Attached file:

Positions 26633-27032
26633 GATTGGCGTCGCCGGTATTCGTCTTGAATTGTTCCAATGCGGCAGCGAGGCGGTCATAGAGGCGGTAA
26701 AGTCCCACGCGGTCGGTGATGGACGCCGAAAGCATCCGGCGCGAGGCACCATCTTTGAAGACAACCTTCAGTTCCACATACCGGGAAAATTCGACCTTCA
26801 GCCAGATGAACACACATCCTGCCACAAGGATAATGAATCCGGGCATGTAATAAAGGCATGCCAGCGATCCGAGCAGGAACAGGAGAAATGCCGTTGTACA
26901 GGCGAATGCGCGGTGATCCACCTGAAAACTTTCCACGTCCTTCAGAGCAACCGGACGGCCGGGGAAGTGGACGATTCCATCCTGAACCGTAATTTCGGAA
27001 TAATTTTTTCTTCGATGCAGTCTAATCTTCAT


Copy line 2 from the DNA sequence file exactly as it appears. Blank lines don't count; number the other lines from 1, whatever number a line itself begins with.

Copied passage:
26633 GATTGGCGTCGCCGGTATTCGTCTTGAATTGTTCCAATGCGGCAGCGAGGCGGTCATAGAGGCGGTAA